Project Iris: The Rise and Fall of Google’s Augmented Reality Glasses

In the high-paced world of technology, giants like Google have often led the charge in innovation. Project Iris, Google’s ambitious augmented reality (AR) glasses prototype, was once a shining example of such innovation. Initially revealed at Google’s I/O event in 2022, Project Iris was touted as the next big thing in AR tech, aiming to rival competitors like Apple’s Vision Pro and the Meta Quest 3.

The glasses were designed to offer advanced features such as real-time translation and navigation capabilities. The translation feature, in particular, was set to revolutionise travel, allowing users to visually interpret foreign languages in real time.

Changing Focus: A Pivot to Software

According to recent reports, the Silicon Valley giant is now shifting its focus from hardware to software development. An undisclosed platform, known as the “micro XR,” is purportedly under construction, with Google aiming to license the software to other AR headset manufacturers. This mirrors Google’s successful strategy with its Android operating system, which is provided to a wide range of phone manufacturers.

A Collaborative Effort?

Despite the seemingly gloomy outlook for Google’s hardware endeavours, all hope may not be lost. A vague announcement made in February 2023 revealed a partnership between Google, Samsung, and Qualcomm. It now seems that this collaboration may produce a new mixed reality platform, with Google’s original Project Iris designs potentially forming the foundations for a new Samsung headset.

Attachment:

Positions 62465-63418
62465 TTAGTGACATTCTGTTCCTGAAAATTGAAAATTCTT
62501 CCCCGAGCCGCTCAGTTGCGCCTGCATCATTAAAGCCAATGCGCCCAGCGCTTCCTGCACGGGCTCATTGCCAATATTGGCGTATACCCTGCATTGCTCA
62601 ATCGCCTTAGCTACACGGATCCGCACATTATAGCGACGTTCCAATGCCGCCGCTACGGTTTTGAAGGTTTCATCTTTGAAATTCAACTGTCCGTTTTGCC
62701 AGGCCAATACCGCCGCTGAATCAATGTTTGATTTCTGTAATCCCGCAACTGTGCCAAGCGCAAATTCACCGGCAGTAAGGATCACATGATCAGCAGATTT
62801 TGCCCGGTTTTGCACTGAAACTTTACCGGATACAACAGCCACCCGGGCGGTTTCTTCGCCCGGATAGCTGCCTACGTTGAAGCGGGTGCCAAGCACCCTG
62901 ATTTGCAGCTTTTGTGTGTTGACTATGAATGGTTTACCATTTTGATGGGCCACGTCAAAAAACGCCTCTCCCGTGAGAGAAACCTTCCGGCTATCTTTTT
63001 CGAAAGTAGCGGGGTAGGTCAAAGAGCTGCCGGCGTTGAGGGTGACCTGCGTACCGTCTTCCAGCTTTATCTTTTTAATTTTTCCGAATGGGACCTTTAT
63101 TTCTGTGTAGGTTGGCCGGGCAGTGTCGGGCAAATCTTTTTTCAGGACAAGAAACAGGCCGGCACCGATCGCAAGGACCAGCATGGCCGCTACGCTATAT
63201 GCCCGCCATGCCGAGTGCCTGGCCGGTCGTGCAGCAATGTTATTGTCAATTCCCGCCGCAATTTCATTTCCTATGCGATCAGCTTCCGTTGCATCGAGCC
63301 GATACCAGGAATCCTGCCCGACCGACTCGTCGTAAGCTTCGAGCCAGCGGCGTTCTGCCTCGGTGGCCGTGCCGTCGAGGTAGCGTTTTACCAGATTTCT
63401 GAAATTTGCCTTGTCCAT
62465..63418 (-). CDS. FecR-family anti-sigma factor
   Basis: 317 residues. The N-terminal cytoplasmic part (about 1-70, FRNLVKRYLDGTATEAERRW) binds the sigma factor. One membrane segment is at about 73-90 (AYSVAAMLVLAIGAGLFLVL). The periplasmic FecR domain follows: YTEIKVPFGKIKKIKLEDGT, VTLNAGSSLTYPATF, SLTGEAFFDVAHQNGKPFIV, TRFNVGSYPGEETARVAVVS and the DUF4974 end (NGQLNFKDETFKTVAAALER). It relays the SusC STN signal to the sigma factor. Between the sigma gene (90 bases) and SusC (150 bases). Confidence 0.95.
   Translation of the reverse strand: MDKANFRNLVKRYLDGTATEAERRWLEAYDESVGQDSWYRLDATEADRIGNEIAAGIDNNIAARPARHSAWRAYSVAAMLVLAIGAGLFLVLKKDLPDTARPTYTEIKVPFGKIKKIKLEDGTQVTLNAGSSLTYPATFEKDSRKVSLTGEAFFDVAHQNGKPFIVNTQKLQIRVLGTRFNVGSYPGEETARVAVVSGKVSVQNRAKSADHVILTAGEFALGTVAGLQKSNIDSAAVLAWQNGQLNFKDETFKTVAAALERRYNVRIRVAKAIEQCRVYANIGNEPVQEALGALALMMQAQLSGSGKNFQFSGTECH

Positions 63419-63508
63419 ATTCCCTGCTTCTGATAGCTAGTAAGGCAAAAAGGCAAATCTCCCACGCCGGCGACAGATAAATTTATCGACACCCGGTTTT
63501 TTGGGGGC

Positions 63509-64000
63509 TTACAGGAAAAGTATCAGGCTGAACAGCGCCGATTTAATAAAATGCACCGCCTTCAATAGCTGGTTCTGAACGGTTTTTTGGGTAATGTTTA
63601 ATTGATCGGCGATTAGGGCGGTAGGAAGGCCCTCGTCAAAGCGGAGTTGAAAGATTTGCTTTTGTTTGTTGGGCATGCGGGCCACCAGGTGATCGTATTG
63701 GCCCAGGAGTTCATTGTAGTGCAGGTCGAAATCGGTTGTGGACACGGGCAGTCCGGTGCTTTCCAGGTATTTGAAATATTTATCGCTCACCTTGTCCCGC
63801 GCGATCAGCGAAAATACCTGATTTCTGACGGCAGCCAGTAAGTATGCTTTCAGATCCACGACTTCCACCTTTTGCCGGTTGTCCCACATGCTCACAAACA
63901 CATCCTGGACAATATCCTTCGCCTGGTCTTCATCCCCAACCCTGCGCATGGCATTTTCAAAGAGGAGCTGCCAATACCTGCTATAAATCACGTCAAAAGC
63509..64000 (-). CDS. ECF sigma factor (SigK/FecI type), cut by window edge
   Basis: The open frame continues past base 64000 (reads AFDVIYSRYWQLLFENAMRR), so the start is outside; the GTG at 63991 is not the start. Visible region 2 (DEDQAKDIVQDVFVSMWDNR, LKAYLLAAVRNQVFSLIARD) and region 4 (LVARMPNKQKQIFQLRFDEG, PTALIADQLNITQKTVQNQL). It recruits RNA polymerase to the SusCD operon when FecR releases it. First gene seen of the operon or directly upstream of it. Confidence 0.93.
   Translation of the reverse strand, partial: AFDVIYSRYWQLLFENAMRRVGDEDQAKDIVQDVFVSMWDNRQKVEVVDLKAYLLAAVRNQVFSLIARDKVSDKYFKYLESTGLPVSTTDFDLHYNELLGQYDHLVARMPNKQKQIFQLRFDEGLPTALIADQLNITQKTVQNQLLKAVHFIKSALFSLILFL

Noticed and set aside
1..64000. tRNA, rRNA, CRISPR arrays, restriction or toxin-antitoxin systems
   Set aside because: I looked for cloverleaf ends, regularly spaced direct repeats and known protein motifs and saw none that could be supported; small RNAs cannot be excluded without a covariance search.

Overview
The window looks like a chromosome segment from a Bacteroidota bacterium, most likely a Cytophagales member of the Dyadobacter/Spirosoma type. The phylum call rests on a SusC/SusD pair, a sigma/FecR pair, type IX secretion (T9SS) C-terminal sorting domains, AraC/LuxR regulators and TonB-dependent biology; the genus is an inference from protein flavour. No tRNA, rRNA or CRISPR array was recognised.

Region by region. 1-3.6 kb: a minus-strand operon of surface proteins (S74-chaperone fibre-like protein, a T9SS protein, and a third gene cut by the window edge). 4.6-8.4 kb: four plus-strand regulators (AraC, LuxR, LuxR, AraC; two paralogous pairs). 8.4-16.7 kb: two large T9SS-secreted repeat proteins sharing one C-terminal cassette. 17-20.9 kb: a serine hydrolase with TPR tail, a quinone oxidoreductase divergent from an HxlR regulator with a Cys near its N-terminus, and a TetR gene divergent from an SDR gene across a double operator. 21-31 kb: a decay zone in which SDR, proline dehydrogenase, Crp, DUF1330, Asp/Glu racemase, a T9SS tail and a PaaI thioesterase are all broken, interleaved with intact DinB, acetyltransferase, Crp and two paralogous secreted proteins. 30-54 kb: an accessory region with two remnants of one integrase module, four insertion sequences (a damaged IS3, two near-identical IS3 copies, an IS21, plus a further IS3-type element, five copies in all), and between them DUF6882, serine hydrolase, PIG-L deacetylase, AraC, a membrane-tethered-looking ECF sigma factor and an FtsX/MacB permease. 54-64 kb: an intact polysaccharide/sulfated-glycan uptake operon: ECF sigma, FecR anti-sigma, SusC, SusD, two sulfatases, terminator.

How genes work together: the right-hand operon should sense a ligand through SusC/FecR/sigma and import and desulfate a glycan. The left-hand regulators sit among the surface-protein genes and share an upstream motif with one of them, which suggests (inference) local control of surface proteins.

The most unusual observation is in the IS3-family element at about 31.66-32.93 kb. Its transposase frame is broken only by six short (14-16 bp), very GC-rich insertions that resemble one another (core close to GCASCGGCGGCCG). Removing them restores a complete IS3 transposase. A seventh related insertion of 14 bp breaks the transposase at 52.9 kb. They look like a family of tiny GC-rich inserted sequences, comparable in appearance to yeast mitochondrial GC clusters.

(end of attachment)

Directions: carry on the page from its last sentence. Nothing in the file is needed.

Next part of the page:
Historically, Google and Samsung have proven to be a successful team. Google famously modified its Android platform to support Samsung’s innovative Galaxy Fold line of phones, prior to launching its own Pixel Fold. This suggests that the upcoming AR headset could be the product of another successful collaboration.


Trials and Tribulations of Project Iris

Despite the promising outlook, the development of Project Iris was far from smooth sailing. Reports indicate that the project suffered from frequent layoffs and shifting strategies, with Google’s head of VR/AR, Clay Bavor, leaving the company amidst development. However, not all ties to the project have been severed, with several key members, including Mark Lucovsky, Google’s senior director of operating systems for AR, remaining on board.

Lessons from the Past

Google’s journey into the realm of AR is not a new venture. The tech giant had previously acquired North, a Canadian AR glasses company, in 2020 for an undisclosed sum thought to be around £145m. The North team, including co-founders Stephen Lake, Matthew Bailey, and Aaron Grant, are currently still employed by Google.

This isn’t the first time a Google AR project has faced challenges. Google Glass, a predecessor to Project Iris, was discontinued for consumer use in 2015 due to concerns over privacy and safety, in addition to its steep price point of £1,000. Google continued to sell the Glass Enterprise Edition for business use until March 2023, indicating a longstanding interest in AR technology.

The Future of Google’s AR Endeavours

Despite the reported discontinuation of Project Iris, Google’s journey into augmented reality is far from over. With the possibility of a new headset from the collaboration with Samsung and Qualcomm, the lessons learned from past ventures, and a shift in focus towards software, the future of Google’s AR endeavours remains a fascinating space to watch. The potential of AR technology, combined with Google’s penchant for innovation, ensures that whatever the future holds will undoubtedly be worth the wait.